Nearly none of the loan facilities available to farmers in Kenya is convenient. Majority of farmers who take agricultural loans have a bad experience to tell.
Muturi Njoroge is a dairy farmer in Ruiru, Kiambu County. He has taken loan after loan to improve his farming prospects. The loans, he says, have inconvenienced him more than they have helped.
“There are no favourable loans to undertake agriculture. What are available are commercial loans disguised as agricultural loans. They don’t put into consideration the risks involved in farming – climate change, seasons, possibility of bad harvest,” he says.
The latest in a long list of Mutruri’s loans was acquired last November.
“I needed the money to plant hay. The weather conditions were perfect at that time. But the loan was approved and issued more than two months later. I was running out of time but I still went ahead and did my hay,” Muturi recalls.
Five months into the project he realised what a fatal mistake he had committed. The El-Nino rains that had been predicted towards the end of the year swept away his hay and with it his hopes of repaying the loan as agreed upon with the bank.
In the last one month Muturi received a demand letter from his lender seeking that he pays up all the arears up to June, 2016. “The bank has refused to acknowledge that agriculture runs on seasons. There are good seasons when the harvest is bumper and bad seasons when the farmer gets very little or nothing at all. When the later happens and the farmer has a loan to repay he will need more time, hoping for the bumper harvest in the coming seasons, to enable him clear his debt,” opines Muturi.
Muturi’s fate is one that Gitonga Maina, another dairy farmer, understands so well.
Gitonga, from Githunguri, took a loan from a bank to increase his herd. And that is exactly what he did. He was required to pay back the loan (worth Sh2 million) monthly over a period of two years. For about seven months his cows were producing enough milk to cater for the monthly remittances. Things changed when his milk production capacity plummeted and revenue fell short.
He says: “I found myself in a tricky situation. I couldn’t pay the required amounts. I defaulted and eventually received a demand letter last February. I am still grappling with it and trying my best but the business is yet to bounce back to where it was.”
If it were not for a commercial venture she had on the side, Leah Kiptoo, a strawberry farmer from Elgeyo-Marakwet would have had a spat with the bank just like Muturi and Gitonga.
“I couldn’t get a special product that was tailored to my strawberry farming,” she confesses. “I had no option but to take what was available: a business loan with 18.5 per cent interest rate attached to it.”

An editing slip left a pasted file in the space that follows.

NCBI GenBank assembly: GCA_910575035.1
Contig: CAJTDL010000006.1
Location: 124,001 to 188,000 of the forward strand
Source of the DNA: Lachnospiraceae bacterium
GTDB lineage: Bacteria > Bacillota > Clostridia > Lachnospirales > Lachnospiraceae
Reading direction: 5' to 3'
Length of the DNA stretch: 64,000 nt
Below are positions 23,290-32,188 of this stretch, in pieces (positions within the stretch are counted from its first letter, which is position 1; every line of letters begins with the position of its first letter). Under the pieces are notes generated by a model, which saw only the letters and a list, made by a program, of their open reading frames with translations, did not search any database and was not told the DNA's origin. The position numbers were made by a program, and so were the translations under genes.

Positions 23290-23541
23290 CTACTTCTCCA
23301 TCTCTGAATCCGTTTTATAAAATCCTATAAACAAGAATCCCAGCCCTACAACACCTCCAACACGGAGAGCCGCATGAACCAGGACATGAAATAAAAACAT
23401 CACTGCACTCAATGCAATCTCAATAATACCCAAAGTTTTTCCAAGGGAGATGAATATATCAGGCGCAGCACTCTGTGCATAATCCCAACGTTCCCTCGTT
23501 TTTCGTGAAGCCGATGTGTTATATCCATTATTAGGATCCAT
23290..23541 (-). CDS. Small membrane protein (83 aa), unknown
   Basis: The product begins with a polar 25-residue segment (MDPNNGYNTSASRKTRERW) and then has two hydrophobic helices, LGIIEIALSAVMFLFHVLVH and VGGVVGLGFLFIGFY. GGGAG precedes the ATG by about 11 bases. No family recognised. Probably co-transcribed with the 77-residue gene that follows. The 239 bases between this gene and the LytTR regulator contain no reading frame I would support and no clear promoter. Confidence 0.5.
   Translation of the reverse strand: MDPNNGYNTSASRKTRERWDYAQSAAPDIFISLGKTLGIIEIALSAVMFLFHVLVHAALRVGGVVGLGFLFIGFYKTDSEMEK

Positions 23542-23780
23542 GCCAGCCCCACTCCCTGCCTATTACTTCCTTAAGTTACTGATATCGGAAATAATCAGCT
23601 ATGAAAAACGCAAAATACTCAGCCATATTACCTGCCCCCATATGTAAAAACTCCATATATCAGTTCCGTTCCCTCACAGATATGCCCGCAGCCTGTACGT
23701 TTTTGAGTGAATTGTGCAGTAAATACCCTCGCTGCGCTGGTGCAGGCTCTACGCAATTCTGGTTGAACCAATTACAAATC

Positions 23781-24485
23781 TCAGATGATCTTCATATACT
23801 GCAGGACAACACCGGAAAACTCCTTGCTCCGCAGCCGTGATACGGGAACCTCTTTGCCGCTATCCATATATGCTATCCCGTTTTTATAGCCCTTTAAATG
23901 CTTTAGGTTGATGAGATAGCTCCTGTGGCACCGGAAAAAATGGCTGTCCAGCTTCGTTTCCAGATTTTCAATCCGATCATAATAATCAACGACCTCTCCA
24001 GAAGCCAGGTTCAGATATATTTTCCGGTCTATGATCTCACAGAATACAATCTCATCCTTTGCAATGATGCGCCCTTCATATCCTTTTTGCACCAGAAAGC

Leah took the loan to develop her strawberry farm. The money would end up wasted when strong winds uprooted and flung her greenhouse over.
“To be honest after the wind destroyed the greenhouse I lost the capability to make money from the crop. What saved me is a business I run on the side,” she states.
Recently Leah stumbled upon a loan facility – meant for farmers – that attracts 11 per cent interest, which she says is better than her previous loan. She hopes to use it to start afresh with a new greenhouse.
In Muturi’s opinion, our financial institutions ought to have specialists who understand farming; to invoke sense in the formulation of agricultural loans. It beggars belief that our banks mean well when they offer farmers loan, Muturi points out. “Loans are crippling agribusinesses. They are pulling down farmers instead of building them up. What we need are facilities that will look at agriculture holistically and loosen the terms and conditions set on such loans,” he says.
On his part, Gitonga is concerned that loan interest rates for farmers are too high. He also believes that the loans could be attractive if the repayment period is stretched considerably. Such improvements would probably spur farming. If they do then youthful farming prospects like Eric Kimwatan may not have to revert to ‘other means’ to get capital for agricultural ventures.
“I needed a loan myself to upgrade my poultry and dairy farm. I knocked at several banks and I couldn’t find any loans that had favourable terms and conditions. I realised that the loans the banks were proposing for me had similar terms as business loans. I gave up and sought for cash elsewhere,” he recalls.
According to Kimwatan, banks lack the capacity and the expertise to handle farmers. On their website, the Co-operative bank outlines eligibility for their Vuna Kilimo Biashara loan, which states – among other things – that the applicant must have been in crop production for a minimum 2 crop seasons, immediately preceding the current one. The farmer should also have insurance over death or permanent disability with a sum assured that equals the loan amount. Also, the farmer has to hold an account with the bank through which all farming sales proceeds will be channeled.
It is such terms that Eric fears locks out farmers who are otherwise serious about going into farming with a long term aim of making profits.
Smart Harvest tried to reach Cooperative bank, Equity bank and Kenya Women Finance Trust via the phone but officials we spoke to said they are not allowed to speak to the media about such loans.